Southern Baptist bookstores say they’ll dump author because he accepts LGBTQ Christians
A popular Christian author is on the receiving end of a vicious backlash after he said in an interview that LGBTQ people can be Christians and lead lives of devotion and spiritual faith.
Pink News reported Thursday that The Message author Eugene Peterson told Religion News Service that his formerly anti-LGBTQ views have evolved into a place of tolerance and acceptance.
“I wouldn’t have said this 20 years ago, but now I know a lot of people who are gay and lesbian and they seem to have as good a spiritual life as I do,” Peterson said.
When asked whether the Presbyterian Church should accept LGBTQ clergy, Peterson said that battle has already been fought and won.
“That kind of debate about lesbians and gays might be over,” he said wryly. “We’re in a transition and I think it’s a transition for the best, for the good… it’s not a right or wrong thing as far as I’m concerned.”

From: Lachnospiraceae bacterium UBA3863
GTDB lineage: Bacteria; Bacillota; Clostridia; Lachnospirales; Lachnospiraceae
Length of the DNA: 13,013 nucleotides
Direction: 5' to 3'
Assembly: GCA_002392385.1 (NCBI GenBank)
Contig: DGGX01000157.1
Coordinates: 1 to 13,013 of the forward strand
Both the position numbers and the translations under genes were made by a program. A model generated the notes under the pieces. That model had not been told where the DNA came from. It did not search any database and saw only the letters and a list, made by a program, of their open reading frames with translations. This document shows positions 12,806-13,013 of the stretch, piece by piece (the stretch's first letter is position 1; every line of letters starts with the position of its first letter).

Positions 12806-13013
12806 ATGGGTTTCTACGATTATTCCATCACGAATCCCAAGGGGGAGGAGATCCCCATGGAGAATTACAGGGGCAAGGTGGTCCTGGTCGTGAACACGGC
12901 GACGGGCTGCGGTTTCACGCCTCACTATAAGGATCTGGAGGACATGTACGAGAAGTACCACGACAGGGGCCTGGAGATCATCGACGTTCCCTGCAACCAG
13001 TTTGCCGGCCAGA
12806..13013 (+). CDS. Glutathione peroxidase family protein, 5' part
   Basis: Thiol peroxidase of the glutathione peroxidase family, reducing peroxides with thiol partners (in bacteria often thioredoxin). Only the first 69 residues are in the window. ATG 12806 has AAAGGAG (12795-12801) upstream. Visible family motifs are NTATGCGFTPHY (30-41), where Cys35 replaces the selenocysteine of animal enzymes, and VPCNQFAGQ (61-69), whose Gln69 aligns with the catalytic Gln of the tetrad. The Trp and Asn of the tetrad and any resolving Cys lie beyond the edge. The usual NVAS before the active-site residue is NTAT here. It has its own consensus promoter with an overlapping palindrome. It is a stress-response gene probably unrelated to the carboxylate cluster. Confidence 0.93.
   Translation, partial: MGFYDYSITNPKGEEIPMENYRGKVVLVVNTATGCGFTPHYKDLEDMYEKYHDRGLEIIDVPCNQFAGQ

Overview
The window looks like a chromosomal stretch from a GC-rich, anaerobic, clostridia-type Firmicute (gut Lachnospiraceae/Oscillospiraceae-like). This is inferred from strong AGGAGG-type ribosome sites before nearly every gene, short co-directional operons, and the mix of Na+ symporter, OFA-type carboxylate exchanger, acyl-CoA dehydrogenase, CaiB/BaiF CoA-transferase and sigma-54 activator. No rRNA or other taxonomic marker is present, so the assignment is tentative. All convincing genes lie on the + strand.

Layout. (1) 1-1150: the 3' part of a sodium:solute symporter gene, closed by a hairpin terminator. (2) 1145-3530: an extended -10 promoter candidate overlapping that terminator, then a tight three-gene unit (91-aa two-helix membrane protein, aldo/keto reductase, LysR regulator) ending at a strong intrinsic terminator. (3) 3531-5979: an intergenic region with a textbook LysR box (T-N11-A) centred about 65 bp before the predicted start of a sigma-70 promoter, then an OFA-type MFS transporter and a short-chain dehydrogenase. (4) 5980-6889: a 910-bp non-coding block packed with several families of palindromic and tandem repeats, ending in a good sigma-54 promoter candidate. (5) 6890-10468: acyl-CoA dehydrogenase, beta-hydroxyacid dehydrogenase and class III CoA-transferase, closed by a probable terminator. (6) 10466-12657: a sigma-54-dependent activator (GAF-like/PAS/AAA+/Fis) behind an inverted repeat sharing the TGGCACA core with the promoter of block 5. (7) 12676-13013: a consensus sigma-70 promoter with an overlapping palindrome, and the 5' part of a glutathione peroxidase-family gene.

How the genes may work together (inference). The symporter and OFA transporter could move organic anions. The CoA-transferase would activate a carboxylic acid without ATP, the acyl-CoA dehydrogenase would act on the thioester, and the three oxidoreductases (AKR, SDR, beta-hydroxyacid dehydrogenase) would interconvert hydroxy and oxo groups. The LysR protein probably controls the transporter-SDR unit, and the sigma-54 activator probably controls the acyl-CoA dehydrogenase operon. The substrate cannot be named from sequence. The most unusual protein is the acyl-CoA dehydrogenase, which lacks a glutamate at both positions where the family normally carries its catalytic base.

The comments prompted a furious backlash from some evangelicals, including the LifeWay chain of Christian bookstores, which says it will ban Peterson’s books unless he disavows the remarks.
“LifeWay only carries resources in our stores by authors who hold to the biblical view of marriage,” the company said in a statement. “We are attempting to confirm with Eugene Peterson or his representatives that his recent interview on same-sex marriage accurately reflects his views. If he confirms he does not hold to a biblical view of marriage, LifeWay will no longer sell any resources by him, including The Message.”
LifeWay is affiliated with the Southern Baptist Church, Pink News noted, an organization that has doggedly clung to its anti-LGBTQ, anti-same-sex marriage dogma even as it has watched its membership numbers plummet.
In 2016, the Southern Baptist Church saw its ninth year in a row of shrinking numbers, the Associated Press said, “Membership stands at 15.3 million, down from 15.5 million in 2014, according to denomination statistics released on Tuesday. Baptisms also fell by more than 10,000 to just a little more than 295,000.”